Federal Regulations Make Flying with Pets Safer

Pet Airways, based in Delray Beach, Florida. Photo c/o Mapackers.com

Jack the cat, Mocha, Rocket, and Bea are just the few names of animals that have died while traveling on an airline carrier. New federal regulations are now making it safer for pets to travel.

Starting in January the Department of Transportation (DOT) will require airlines to file a report each time an animal dies, is hurt, or goes missing.

Currently, there are no annual reports on this matter available from airlines nor are the airlines mandated to keep an account of such incidents.

However, one group called “Where is Jack” have independently compiled their own figures. Mary Beth Melchior started the group after her cat, Jack, was lost at JFK Airport for 61 days in 2011. Jack escaped from his kennel when an American Airlines clerk stacked it on top of another kennel, causing them to fall and open on impact. He was finally found after falling through the ceiling tiles of a Customs office but had to be euthanized due to malnourishment and dehydration.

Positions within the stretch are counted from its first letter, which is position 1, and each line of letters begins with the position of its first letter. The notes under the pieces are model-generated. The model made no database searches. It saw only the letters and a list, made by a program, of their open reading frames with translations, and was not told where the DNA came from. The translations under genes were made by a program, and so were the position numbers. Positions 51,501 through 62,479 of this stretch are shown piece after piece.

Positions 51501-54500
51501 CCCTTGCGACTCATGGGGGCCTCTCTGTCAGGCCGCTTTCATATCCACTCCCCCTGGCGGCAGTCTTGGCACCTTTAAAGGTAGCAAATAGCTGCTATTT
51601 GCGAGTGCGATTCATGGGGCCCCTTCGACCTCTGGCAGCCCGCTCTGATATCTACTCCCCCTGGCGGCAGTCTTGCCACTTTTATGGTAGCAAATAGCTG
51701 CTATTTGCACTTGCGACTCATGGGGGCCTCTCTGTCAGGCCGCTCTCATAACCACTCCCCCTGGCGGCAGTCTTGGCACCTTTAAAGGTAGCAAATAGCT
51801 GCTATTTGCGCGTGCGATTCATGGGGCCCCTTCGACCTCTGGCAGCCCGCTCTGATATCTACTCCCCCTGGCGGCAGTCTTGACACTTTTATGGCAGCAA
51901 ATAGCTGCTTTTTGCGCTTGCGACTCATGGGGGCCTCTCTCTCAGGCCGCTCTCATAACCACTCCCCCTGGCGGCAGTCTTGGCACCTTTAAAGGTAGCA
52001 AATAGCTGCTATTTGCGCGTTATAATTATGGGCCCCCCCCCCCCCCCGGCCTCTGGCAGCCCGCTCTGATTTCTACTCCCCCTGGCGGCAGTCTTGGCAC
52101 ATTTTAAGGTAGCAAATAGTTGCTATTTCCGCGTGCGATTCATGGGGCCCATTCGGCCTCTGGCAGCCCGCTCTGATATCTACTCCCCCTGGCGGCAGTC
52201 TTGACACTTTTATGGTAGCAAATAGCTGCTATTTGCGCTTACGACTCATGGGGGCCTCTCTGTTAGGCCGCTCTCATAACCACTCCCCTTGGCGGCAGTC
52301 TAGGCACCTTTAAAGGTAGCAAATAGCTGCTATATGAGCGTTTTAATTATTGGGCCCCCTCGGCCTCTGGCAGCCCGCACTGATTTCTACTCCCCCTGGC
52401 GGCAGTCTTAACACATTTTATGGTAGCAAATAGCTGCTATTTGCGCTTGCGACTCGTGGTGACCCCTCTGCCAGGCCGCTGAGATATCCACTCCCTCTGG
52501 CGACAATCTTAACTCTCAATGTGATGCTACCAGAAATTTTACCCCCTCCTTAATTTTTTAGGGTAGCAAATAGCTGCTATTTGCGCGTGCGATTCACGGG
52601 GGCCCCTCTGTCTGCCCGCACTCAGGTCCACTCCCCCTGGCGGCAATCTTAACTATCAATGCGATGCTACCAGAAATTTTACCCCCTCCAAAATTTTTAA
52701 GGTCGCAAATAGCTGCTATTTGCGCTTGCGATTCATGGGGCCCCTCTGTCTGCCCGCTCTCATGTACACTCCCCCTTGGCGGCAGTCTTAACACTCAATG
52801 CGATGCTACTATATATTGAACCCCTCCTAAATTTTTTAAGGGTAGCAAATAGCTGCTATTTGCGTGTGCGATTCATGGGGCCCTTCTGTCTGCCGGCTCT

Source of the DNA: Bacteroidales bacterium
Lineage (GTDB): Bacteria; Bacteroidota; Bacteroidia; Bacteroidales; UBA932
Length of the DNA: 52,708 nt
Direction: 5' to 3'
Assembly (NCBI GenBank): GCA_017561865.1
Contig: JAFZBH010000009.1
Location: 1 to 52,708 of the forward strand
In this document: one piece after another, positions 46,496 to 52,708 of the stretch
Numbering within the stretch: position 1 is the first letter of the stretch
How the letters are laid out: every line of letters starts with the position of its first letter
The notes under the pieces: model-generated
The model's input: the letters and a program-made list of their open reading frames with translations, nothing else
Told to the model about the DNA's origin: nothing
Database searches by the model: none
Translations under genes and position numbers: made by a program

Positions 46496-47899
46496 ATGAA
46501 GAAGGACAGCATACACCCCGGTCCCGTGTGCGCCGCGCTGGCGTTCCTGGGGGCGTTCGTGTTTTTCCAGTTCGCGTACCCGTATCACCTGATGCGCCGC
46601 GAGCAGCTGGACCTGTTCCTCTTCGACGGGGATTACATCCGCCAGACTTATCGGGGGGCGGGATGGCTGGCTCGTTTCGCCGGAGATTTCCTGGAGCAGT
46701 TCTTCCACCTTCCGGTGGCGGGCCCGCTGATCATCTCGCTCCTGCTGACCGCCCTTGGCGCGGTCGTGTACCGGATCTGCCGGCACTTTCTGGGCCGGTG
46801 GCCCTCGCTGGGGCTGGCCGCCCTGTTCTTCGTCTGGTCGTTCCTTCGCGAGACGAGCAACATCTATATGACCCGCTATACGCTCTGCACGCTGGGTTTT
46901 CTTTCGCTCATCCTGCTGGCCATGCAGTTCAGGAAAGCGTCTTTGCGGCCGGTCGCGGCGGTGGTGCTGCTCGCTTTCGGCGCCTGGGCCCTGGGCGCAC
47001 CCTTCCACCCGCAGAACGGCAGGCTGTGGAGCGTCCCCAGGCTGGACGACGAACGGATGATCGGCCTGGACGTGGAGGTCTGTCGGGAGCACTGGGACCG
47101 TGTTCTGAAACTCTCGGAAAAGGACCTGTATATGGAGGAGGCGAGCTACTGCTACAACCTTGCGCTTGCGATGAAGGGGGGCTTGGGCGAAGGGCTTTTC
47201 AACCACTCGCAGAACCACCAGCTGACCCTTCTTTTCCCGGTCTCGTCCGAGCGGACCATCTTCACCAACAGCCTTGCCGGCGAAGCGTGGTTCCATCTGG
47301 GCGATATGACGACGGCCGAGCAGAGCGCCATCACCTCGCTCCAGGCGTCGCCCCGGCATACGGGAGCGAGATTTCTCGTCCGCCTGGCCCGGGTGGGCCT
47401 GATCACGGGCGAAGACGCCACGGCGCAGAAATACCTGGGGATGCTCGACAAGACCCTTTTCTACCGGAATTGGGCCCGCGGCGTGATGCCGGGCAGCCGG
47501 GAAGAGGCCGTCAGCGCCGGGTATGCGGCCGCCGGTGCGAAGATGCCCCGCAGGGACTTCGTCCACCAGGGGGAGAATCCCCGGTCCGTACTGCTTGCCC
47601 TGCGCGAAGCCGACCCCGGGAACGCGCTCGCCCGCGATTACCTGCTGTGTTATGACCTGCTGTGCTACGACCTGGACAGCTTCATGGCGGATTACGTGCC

“Just as when Jack was lost, the distraught pet parent is still told by the airlines that “they will find the pet” as they are boarded on the plane. Or the TSA flatly states that it isn’t their problem – leaving the guardian in an even more difficult situation.” wrote Mary Beth Melchior on her blog in 2012.

Where is Jack has compiled a report called, Pet Air Incident Report, showing that since 2005 over 400 animals have died, been injured, or lost.

The new regulations is a step in the right direction, covering personal pets, as well as cats or dogs shipped by breeders. However, the DOT is not expanding the meaning of ‘animal’ to include any other species outside of cats and dogs. “We believe it would be unduly burdensome to require covered carriers to report the death, loss or injury of all species of animals because there potentially could be thousands of individual animals such as fish, rodents and insects that are transported by air carriers in a single commercial shipment.” stated the DOT.

Additionally, the regulation will only apply to domestic carriers with more than 60 seats. This, along with recognizing a hugely narrow definition of animal is problematic. By only including cats and dogs, their definition excludes the reality that beloved pets can come in the form of rabbits, birds, fish, or rats.

This is still a positive step in the right direction as it would force airlines to become accountable of animals being transported on flights and to release their records publicly.

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